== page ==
Paul Buchan was at risk of bleeding to death on his vessel in the middle of the North Sea but his life was saved by the quick actions of the ship’s cook.
Mr Buchan, 22, survived after chef Charlie McDonald tied a tourniquet to the mangled remains of the leg to stop the bleeding.
The fisherman was airlifted to hospital where surgeons had to amputate his leg at the thigh because of the extent of the injuries.
He was 50 miles off the coast in the North Sea passing a rope to another boat when the incident happened.
“My leg got hauled up. I heard a crack – a snap – and I froze,” Mr Buchan said. “I tried to block the pain out. I don’t know how I managed. I knew my leg was bleeding, but I didn’t know it had snapped off. I didn’t look down.”
While Mr McDonald attempted to stem the bleeding, the skipper of the Fruitful Vine, John Nichol, alerted the coastguard. Mr Buchan was then taken by helicopter to Aberdeen Royal Infirmary.
“Charlie and John were trying to take my mind off it. They were in more shock than me,” Mr Buchan said.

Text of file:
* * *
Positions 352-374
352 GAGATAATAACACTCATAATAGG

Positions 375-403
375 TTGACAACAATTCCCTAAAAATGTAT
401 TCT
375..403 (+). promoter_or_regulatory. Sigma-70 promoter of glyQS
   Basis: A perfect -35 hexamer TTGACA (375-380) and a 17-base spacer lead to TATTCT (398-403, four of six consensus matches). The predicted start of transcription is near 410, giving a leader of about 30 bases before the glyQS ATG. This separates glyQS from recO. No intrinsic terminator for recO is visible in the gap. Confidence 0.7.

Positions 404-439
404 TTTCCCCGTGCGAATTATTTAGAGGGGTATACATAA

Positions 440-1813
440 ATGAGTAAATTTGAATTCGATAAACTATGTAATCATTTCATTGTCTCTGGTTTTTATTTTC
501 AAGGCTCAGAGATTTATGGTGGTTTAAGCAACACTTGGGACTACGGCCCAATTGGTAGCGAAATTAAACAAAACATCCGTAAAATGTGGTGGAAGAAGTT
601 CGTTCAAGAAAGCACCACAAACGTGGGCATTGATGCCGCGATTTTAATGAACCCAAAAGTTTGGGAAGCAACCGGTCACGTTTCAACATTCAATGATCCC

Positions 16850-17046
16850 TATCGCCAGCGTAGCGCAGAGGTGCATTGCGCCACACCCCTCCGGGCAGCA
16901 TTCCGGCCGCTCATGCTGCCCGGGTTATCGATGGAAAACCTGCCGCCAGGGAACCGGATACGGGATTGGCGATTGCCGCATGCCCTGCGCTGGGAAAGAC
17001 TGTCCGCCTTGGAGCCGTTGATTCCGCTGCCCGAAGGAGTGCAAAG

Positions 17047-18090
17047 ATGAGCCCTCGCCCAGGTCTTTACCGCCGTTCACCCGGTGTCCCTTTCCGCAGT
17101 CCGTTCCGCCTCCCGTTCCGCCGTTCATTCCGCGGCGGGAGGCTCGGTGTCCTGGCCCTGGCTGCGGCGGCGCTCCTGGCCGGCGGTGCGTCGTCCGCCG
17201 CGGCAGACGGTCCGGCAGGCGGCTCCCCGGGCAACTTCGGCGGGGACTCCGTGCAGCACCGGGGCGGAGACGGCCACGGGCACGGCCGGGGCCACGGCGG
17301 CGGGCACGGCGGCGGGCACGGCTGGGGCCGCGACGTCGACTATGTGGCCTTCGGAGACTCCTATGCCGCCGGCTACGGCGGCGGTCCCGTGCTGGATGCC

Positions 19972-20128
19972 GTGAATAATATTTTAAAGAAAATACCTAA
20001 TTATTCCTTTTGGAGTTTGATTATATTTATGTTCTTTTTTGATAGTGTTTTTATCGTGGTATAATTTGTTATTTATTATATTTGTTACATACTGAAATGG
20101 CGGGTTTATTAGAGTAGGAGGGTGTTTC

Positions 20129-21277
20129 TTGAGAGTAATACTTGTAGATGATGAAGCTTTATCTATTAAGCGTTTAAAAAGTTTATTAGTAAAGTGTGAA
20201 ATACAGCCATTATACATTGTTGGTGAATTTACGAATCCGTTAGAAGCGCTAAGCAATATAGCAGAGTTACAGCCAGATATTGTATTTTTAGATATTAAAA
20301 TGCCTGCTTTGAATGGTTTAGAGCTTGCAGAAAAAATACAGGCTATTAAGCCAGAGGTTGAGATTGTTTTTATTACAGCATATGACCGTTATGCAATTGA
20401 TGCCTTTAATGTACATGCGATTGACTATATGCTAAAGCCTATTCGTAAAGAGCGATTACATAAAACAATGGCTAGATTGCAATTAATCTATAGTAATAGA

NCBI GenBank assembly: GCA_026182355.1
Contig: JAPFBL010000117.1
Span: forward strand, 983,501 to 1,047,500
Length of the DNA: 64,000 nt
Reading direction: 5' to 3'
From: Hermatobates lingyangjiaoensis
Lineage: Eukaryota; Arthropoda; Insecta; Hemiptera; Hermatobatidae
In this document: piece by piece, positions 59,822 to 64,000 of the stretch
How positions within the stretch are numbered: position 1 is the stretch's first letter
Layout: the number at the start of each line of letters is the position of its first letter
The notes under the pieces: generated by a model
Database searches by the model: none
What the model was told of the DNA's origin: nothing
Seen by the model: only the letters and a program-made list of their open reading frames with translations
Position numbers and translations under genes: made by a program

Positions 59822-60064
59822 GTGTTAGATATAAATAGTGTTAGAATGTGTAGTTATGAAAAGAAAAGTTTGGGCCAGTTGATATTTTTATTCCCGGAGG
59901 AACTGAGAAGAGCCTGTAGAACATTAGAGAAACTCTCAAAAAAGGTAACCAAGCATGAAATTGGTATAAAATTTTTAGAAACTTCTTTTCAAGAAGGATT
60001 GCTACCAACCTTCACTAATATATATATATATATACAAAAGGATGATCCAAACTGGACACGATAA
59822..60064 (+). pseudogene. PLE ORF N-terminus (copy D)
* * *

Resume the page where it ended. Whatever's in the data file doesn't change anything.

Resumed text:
“I’ve never even broken a bone before, and now the worst possible thing has happened.”
Mr Buchan, who left school at 16 to go to sea, is from a long line of fishermen, including his father Andrew who was at the hospital when the doctors operated. He admitted he could not bring himself the break the news to his son that his leg was gone.
“I said the doctor could, and we would be there for support,” Andrew Buchan said. “I don’t know where you start breaking news like that. The surgeon spoke to us on Saturday and told us they had taken his leg off just below the knee then on Monday he was taken into the operating theatre again and more was taken off, this time just above the knee.
“We were told that the cook did an excellent job with the tourniquet and we’d like to thank him because he probably saved Paul’s life.”
Speaking about his son’s recovery Andrew Buchan said: “He’s coming on really well all things considered.
“He’s up and about in his wheelchair, which was a surprise, and he’s making jokes.
“He asked when he was lying in the hospital bed if he would get back to sea again, I didn’t know what to say to him but for health and safety reasons I don’t think he will.”